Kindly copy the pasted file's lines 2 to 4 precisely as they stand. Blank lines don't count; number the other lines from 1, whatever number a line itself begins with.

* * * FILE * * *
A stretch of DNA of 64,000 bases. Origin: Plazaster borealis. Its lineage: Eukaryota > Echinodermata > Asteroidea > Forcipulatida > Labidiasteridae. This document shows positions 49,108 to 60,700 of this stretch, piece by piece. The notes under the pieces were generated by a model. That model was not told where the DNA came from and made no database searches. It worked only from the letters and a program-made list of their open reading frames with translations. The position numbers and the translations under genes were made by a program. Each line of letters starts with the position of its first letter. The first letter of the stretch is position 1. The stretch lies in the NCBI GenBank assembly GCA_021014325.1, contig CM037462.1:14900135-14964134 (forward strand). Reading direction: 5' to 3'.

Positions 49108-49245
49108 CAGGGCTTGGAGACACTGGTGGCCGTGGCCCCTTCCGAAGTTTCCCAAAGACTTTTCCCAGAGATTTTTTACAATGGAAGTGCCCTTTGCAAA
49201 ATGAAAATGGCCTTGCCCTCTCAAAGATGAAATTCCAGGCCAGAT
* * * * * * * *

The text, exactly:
Positions 49108-49245
49108 CAGGGCTTGGAGACACTGGTGGCCGTGGCCCCTTCCGAAGTTTCCCAAAGACTTTTCCCAGAGATTTTTTACAATGGAAGTGCCCTTTGCAAA
49201 ATGAAAATGGCCTTGCCCTCTCAAAGATGAAATTCCAGGCCAGAT